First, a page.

A newly developed family of ultrahigh molecular weight polyethylene (UHMWPE) incorporates small, highly reactive molecules that cross-link at significantly lower radiation doses than previous formulations. This capability minimises the adverse effects that radiation has on the polymer’s mechanical properties. It will enable the fabrication of stronger hip and knee implants with improved long-term stability. DSM Biomedical (Geleen, Netherlands) reportedly is the first company to apply this technique to UHMWPE.
This development is the result of an R&D program that DSM Biomedical initiated in 2007 to improve the properties of UHMWPE for use in artificial joints. Although the material has been used for more than 45 years in artificial joints, improvements in the material’s wear resistance are required to prevent revision surgeries. Cross-linking by means of high radiation doses significantly improves wear resistance, but it also affects the polymer’s mechanical properties.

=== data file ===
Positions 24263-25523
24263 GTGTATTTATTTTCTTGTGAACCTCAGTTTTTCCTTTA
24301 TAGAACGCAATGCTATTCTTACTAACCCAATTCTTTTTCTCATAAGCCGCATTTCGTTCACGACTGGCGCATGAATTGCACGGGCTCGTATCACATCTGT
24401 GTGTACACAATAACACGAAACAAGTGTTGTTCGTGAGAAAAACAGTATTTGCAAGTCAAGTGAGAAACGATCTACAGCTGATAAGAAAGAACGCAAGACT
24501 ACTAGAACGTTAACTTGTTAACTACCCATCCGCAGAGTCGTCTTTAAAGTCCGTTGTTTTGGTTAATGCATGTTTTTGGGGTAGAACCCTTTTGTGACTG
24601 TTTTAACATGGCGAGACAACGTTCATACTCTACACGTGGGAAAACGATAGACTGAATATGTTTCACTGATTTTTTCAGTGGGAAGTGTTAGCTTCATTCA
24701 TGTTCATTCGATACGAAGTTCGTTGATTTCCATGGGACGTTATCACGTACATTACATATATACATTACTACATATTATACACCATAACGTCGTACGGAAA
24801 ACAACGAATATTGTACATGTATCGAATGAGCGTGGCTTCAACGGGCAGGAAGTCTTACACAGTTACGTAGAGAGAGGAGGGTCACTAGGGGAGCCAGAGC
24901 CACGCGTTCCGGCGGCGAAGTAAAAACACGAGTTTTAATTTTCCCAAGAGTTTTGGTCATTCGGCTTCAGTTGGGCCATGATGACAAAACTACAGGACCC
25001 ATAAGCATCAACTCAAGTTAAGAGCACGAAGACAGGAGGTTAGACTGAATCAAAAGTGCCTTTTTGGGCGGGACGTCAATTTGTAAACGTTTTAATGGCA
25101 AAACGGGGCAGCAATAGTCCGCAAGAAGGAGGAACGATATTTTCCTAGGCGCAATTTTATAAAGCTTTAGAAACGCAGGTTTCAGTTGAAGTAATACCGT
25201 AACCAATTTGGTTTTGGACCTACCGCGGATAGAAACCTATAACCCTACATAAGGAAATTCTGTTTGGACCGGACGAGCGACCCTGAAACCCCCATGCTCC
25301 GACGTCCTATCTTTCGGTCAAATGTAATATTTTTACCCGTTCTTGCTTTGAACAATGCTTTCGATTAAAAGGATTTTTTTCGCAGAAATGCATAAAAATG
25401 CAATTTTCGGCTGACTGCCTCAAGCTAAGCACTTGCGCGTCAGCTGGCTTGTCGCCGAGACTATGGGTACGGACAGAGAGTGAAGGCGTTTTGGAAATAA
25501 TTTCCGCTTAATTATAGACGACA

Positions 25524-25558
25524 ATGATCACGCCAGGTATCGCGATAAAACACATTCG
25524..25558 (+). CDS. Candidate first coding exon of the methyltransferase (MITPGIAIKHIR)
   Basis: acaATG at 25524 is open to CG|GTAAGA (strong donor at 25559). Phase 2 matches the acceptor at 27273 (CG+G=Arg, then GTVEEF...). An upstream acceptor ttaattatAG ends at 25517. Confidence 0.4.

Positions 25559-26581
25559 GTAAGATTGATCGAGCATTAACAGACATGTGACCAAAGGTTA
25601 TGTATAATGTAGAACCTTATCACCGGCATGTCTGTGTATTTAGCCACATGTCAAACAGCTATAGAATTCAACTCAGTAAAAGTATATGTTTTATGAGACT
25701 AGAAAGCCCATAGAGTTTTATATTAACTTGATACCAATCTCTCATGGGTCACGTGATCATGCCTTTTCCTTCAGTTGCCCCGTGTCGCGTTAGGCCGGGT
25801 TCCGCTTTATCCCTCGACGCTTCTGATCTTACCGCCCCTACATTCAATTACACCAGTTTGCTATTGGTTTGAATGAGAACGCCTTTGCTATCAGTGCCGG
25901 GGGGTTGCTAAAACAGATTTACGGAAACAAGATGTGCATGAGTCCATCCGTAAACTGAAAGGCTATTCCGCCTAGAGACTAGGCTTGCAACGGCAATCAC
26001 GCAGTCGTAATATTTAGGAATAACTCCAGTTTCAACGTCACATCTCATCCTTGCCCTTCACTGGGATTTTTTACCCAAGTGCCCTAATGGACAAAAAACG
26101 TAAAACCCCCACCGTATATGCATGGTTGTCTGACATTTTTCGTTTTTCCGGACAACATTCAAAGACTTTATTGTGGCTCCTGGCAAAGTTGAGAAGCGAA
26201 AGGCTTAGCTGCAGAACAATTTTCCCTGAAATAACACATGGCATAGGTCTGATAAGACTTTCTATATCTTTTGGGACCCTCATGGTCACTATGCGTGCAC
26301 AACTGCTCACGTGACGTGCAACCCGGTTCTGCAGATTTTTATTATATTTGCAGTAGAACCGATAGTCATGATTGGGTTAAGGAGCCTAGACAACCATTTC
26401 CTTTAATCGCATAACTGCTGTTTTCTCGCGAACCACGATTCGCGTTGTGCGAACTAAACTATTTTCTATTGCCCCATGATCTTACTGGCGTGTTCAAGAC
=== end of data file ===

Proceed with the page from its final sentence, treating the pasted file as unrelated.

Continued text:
“Nearly two million people receive artificial hips or knees each year, and the artificial joint market continues to grow in conjunction with trends associated with an aging population and increases in obesity,” says Leo Smit, Business Director for Implants, DSM Biomedical. “We believe that this platform will lead to more-stable implants and help reduce the number of revision surgeries needed.”
DSM Biomedical has filed a patent on this polymer platform and its application in total joint arthroplasty. Next up for DSM researchers is to optimise the polymer’s mechanical properties. DSM Biomedical expects to work closely with a number of major orthopaedic companies on the final development of the material.Norbert Sparrow